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I have a bike frame that can be run as a geared or single speed bike. It has horizontal rear dropouts to adjust wheel position to tension the chain when run as a single speed. It also has slots for the disc brake caliper to slide forward and backward. Most other frames accomplish this with a combined brake/axle mount that slides in the frame, ensuring the brake always engages the rotor at the right point (e.g. IRD's sliding dropouts). However on my frame I have to set these two positions independently. How can I ensure and test that the pad and rotor are contacting evenly? I thought about putting something like permanent marker on the rotor, giving it a spin, braking, and seeing if it evenly wipes off.

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    If you have and old set of pads, you can clean the rotor after testing. Not sure what I would use it on good pads.
    – mattnz
    Aug 29, 2023 at 3:44
  • Is this something you're going to change frequently? Or is it a frame that can be used either geared or single speed but isn't really intended to be changed a lot ?
    – Criggie
    Aug 29, 2023 at 4:43
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    @Criggie worth noting that in single speed mode you have to occasionally pull the wheel back to maintain tension in a wearing chain.
    – Paul H
    Aug 29, 2023 at 5:22
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    I designed a set of dropouts for a bamboo bike a friend was building, and we faced the same problem. I was very wary indeed of adding slots given the forces involved. At the time I thought that using brakes with bigger pads (Deore MTB rather than 105 road, to use Shimano examples I have at home) would be enough, but I'm no longer sure after considering the effect of wearing a lip into the pads.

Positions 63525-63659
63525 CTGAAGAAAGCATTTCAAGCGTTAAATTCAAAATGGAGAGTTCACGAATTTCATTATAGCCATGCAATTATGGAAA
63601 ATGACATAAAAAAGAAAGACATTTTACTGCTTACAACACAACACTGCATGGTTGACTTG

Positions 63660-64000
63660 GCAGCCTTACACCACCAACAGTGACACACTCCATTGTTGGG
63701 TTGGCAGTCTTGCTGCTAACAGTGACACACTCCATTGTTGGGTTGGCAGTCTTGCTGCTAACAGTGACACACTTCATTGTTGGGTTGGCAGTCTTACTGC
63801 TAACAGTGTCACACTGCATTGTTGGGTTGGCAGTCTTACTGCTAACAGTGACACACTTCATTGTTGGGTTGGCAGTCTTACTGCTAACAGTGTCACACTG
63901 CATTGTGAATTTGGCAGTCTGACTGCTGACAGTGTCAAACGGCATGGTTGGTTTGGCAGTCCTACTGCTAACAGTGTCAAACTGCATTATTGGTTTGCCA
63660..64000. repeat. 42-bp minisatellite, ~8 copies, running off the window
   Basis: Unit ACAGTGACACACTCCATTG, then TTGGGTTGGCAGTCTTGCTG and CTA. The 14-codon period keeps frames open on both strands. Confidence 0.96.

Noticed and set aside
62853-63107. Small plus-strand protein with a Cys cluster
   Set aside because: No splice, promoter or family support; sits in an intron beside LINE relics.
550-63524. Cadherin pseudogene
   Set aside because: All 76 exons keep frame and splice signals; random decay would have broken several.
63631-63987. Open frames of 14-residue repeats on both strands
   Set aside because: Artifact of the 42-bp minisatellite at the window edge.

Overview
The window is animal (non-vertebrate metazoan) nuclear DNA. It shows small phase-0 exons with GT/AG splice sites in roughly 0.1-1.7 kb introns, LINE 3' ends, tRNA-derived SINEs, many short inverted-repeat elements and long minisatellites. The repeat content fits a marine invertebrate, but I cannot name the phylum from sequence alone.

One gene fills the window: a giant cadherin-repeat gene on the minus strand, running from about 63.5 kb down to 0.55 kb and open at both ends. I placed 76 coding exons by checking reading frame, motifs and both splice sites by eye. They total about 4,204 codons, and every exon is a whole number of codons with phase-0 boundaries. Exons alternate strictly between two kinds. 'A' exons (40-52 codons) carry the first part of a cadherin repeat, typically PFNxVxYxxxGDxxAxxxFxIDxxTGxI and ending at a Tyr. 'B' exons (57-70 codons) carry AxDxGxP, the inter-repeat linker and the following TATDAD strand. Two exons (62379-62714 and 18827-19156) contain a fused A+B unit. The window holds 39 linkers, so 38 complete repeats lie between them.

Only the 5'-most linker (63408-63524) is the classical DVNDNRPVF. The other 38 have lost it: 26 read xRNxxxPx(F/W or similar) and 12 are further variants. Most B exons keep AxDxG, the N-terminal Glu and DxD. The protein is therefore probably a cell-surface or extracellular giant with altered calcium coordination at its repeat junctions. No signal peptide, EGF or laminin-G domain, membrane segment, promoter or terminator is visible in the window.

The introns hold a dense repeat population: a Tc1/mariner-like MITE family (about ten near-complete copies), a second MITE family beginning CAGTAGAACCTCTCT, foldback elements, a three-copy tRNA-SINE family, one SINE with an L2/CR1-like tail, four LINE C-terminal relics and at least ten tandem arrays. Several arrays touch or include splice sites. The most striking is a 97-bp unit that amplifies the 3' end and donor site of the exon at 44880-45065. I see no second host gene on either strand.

– Chris H
    Aug 29, 2023 at 14:48
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    @Criggie That’s my understanding. I read this question as, “I’ve put my wheel into the sliding dropout (for whatever reason, maybe after repairing a puncture), how do I ensure my my brake caliper’s fore-aft position matches the wheel?”
    – Paul H
    Aug 29, 2023 at 15:10

1 Answer 1

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I wouldn't worry too much about it. Disc brakes and pads have enough surface area to tolerate some amount of misalignment, as long as you don't need all the brake-torque you can get (which you won't for a rear brake, unless perhaps if you're using it for trials-style locked-rear hopping).

Just make sure it looks roughly right. You can glimpse where the pads hit the rotor through the gaps in the caliper.
And of course if on the next pad replacement you should notice uneven wear, it's a good idea to investigate and re-adjust.

Definitely don't put anything like permanent marker on the rotor, that would likely cause more problems than a misaligned caliper.

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    Permanent marker should come off with the same solvents (alcohols) used to clean rotors. The quantity should be small enough not to contaminate pads but it would be worth keeping an old set to test as mattnz suggests in the comments.
    – Chris H
    Aug 29, 2023 at 14:33
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    ... Also you'd only need a radial line or two of marker, rather than complete coverage
    – Chris H
    Aug 29, 2023 at 14:49
  • Good idea @ChrisH I'll give that a shot.
    – tir38
    Sep 2, 2023 at 2:22

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